October 29, 2015

beyond pink

As we navigate an ever-enlarging sea of pink each October, Breast Cancer Awareness Month stands out as one of healthcare’s marketing success stories. But beyond awareness, how has breast cancer treatment changed? Three ways:

  1. Personalized Screening: Most of the data used to determine mammogram screening recommendations is 30-40 years old, according to Laura Esserman, MD, MBA, Director of the Breast Cancer Center at University of California, San Francisco. So recommendations vary. The American College of Obstetricians and Gynecologists still recommends screening at age 40. The American Cancer Society just raised its recommended starting age from age 40 to age 45. Meanwhile, the U.S. Preventive Task Force has recommended since 2009 that screening mammograms begin at age 50.  Faced with these conflicting guidelines, physicians are partnering with their patients to make more personalized decisions. If a woman has a strong family history of breast cancer, or influential personal experience with it, they may begin screening earlier. Conversely, if they want to avoid unnecessary follow-up biopsies and treatment following a false-positive reading, they may delay longer.
  2. Cancer: Big C or Little c? Not all cancers require the typical course of surgery + chemotherapy + radiation. Every woman has a unique biological risk and a unique tolerance for aggressive treatment. In breast cancer treatment, less may in fact be more. As a recent Time article explores, this is not an easy message to digest for many physicians. For example, a 2004 study of women over age 70 with early-stage breast cancer showed no additional benefit of radiation over surgery and chemotherapy alone. Regardless, 10 years later there was only a 7% decrease in the number of these women receiving radiation. Similarly, while the number of women dying from breast cancer has stayed relatively constant over the last 13 years, women’s perceived risk has increased due to effective awareness campaigns. But not all breast cancers require treatment. New research indicates that women with Stage 0 breast cancer have a 20-year mortality risk of 3.3%—whether or not they receive treatment. Thanks to routine screening, Stage 0 cancers now represent almost 25% of those diagnosed. Experts are calling for a policy of active surveillance for cancers like these. Ironically, as screening leads them to find more cancers, the evidence demands that doctors do less about them. As Dr. Esserman summarizes, “How wonderful if we can learn how to do less for women.” That means treating “little c” cancers more as early-stage chronic diseases than life-threatening emergencies.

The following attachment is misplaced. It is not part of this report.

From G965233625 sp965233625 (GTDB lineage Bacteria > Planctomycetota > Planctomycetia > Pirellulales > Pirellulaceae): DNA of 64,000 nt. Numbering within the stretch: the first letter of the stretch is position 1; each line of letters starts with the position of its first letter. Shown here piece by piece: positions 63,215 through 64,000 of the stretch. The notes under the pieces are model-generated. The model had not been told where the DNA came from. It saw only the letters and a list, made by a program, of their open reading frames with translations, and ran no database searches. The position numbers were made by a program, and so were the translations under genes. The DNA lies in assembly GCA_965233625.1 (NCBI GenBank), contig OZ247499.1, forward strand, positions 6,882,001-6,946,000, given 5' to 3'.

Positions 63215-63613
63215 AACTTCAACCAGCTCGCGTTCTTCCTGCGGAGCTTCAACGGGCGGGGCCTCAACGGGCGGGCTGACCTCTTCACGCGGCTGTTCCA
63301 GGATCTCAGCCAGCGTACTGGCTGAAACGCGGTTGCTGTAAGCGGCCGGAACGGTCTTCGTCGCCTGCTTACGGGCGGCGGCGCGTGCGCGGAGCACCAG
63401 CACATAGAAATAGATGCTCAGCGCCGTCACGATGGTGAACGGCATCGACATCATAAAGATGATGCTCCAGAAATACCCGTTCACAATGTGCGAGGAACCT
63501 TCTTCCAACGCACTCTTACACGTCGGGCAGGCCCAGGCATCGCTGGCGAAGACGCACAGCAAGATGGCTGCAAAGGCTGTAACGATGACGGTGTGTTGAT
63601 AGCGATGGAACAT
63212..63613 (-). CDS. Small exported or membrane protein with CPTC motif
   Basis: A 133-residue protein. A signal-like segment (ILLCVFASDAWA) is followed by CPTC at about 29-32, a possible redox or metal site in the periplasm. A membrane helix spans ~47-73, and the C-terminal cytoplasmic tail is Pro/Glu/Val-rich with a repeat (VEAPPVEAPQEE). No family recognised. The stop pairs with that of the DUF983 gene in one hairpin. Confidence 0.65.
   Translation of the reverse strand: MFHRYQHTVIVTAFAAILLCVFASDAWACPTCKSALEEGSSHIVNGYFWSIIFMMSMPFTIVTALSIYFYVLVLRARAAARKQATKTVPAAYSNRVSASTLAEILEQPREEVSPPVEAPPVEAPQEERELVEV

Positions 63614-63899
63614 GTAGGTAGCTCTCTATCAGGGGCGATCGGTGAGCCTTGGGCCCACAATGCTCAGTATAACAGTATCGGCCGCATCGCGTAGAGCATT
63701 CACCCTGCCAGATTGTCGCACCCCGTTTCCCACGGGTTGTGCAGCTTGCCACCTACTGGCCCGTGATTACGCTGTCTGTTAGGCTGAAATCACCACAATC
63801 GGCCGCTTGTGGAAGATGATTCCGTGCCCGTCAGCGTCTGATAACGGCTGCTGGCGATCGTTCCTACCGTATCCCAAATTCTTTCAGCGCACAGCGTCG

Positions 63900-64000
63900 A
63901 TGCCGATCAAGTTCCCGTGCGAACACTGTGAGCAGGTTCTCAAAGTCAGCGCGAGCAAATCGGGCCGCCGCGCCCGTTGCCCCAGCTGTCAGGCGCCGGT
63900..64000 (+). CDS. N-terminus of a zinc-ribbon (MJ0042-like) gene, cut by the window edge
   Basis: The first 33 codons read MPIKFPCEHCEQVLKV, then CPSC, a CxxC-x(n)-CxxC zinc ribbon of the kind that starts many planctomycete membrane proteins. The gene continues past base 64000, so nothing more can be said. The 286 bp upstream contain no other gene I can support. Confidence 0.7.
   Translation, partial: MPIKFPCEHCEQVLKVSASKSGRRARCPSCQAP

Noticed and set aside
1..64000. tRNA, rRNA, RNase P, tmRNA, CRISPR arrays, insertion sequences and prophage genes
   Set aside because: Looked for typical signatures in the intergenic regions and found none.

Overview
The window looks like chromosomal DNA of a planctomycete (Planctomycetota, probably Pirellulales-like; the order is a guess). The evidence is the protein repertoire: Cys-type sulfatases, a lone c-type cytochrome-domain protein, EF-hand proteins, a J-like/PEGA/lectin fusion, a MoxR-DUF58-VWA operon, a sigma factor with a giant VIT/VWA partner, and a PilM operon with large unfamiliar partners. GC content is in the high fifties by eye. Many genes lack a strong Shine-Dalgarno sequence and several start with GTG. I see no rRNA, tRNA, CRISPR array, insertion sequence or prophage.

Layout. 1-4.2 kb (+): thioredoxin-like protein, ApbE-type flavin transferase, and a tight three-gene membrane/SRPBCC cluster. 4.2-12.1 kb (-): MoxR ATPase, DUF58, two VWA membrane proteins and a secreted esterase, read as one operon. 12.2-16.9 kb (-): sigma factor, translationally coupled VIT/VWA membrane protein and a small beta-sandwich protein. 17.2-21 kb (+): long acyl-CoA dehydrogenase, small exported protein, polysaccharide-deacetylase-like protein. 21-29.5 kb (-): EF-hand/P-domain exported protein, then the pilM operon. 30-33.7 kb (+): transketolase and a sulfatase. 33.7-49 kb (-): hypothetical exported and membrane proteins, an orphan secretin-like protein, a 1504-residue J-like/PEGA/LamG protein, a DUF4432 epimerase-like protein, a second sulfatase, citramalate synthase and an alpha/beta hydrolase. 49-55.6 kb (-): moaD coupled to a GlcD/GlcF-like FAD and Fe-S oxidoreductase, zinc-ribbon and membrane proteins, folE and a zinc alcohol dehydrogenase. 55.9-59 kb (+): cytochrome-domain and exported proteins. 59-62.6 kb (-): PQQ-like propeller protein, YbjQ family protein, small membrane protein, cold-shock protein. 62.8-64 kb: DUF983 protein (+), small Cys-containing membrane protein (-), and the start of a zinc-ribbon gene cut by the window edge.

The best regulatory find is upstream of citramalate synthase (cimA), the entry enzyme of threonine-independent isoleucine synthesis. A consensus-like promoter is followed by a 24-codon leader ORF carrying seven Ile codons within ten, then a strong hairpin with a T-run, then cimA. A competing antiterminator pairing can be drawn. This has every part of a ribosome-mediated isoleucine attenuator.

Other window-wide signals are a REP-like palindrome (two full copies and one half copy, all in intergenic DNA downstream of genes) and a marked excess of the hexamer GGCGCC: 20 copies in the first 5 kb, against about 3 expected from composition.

3. Putting Quality of Life First: Survival might not be an achievable outcome. But continued quality of life is. By treating the whole person, not just the disease, providers can make breast cancer treatment successful for every woman, regardless of the ultimate outcome. So they are leaving the celebration of breast cancer survivors to external organizations, and focusing on making every potential outcome an empowered and peaceful one. It starts with involving patients in choosing a doctor and hospital. A recent PriceWaterhouse Coopers survey indicates 77% and 83% of patients want to be involved in these respective decisions(PDF). Then it means clearly presenting all treatment options and recommendations, which 81% of patients feel is extremely important.

Breast cancer care is no longer one-size-fits-all. Screening, treatment, and quality of life have all become individualized decisions: one woman, one care plan.

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